‘What you have is economic Darwinism:’ SC trucking, economic experts discuss impact of diesel fuel scarcity & rising prices
COLUMBIA, S.C. (WIS) - South Carolina is under an alert for a possible diesel fuel shortage.
The alert came from Mansfield Energy, a major fuel supply company on Friday, Oct. 28. It also included several other states in the Southeast.
Diesel fuel powers much of the economy, and the U.S. Energy Information Administration reported that as of Oct. 14, 2022, the nation had only 25 days of reserve diesel supply, a level not seen since 2008.
“Our supply chain, the challenges just keep on coming,” Rick Todd, President, and CEO of the South Carolina Trucking Association, said. “It’s one after another.”
Todd said this latest supply chain snag is primarily due to a lack of refining capacity, combined with increased demand that comes with the busy holiday shipping season.
Economic experts say the impacts of this could be widespread, with diesel serving as the major fuel source for the trucking industry and freight transportation.
Joey Von Nessen, a University of South Carolina research economist, called rising diesel prices a “hidden cost” to some.
“In many cases, we don’t necessarily see the importance of diesel in our day-to-day lives directly, but it’s there,” he said.
While most drivers across South Carolina have seen gasoline prices level out, diesel prices continue to climb.
The current average price for a gallon of diesel fuel is just $4.95, according to AAA.
That is 30 cents higher than last month, and almost a dollar and fifty cents higher than a year ago.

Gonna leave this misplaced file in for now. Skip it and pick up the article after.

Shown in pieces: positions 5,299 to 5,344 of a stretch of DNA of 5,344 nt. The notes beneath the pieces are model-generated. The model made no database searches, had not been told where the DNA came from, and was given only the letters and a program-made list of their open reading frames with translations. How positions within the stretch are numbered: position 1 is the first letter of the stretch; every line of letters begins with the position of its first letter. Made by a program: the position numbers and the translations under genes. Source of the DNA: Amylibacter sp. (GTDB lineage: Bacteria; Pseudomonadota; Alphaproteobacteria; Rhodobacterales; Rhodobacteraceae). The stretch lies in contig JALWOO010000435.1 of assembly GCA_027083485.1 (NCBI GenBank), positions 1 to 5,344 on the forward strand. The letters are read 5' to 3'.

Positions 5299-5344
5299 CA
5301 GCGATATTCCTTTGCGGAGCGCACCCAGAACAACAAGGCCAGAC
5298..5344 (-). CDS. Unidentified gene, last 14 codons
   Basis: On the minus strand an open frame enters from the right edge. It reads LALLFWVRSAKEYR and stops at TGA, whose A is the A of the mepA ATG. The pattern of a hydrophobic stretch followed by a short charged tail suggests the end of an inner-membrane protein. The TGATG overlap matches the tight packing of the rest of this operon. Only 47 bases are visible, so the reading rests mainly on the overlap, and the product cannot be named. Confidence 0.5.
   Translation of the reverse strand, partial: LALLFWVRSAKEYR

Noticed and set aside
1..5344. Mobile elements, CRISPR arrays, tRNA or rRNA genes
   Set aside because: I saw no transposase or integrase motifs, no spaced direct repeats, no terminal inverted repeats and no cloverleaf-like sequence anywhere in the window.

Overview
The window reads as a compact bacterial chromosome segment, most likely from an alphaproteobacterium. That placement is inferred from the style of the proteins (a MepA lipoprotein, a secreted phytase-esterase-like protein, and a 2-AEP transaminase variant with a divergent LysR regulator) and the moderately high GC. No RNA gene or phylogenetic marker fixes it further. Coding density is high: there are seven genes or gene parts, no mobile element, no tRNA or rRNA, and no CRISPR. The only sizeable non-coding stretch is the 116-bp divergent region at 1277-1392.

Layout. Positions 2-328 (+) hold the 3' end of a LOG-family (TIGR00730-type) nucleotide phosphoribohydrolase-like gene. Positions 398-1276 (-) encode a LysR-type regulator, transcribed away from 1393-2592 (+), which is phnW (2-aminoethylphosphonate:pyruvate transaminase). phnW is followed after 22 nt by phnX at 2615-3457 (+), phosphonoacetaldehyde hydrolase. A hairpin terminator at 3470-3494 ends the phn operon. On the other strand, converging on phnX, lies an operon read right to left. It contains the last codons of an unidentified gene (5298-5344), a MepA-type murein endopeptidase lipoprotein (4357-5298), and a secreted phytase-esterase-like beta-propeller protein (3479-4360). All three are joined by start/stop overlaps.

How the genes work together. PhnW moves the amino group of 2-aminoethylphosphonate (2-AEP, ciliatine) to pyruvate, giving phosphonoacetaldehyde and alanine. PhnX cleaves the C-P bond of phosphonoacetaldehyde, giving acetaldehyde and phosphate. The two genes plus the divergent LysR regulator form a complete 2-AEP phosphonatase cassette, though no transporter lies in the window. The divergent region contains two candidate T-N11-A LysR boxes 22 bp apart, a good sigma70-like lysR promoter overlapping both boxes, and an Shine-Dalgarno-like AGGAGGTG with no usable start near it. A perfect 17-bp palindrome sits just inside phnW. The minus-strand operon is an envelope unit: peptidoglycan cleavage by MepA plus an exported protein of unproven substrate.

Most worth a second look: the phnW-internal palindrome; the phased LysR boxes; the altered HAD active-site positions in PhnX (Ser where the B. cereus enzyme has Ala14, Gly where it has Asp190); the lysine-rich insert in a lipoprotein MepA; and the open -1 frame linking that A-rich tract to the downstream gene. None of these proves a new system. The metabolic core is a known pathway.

Experts project that these supply chain constraints could drive the cost of diesel up another 20 cents in the next few weeks.
Jerry Edwards, a local truck driver, said he is currently paying three times as much for fuel as he was five years ago, which is making it harder to get goods to consumers.
“On top of that, 10 years ago we were going twice as far with that fuel,” he said. “So it’s making it real difficult. I do a lot of loads for BMW and with the way that they pay for the freight, it’s making it really hard on the small business.”
Von Nessen said this issue could drive up the cost of everything, from groceries to online purchases.
“Most of the freight traffic in the United States is based off of diesel fuel and so when there’s a supply constraint and we see elevated prices, that is passed onto the consumer,” he said.
Von Nessen added that this could exacerbate the upward pressure on inflation and lessen the effectiveness of rate increases from the Federal Reserve.
Todd said truck drivers are often scrambling from freight terminal to freight terminal looking for fuel.
“What you have is economic Darwinism and survival of the fittest and hope it doesn’t get that bad,” he said. “Filling up a truck with fuel is like buying gold right now.”
According to the SC Trucking Association, “marginal” truckers who operate on a cash basis and fill up at places like Love’s Travel Stop will be hit hardest by this high price for diesel fuel.
He said more truck drivers could drop out, which could put even more pressure on an already strained supply chain.
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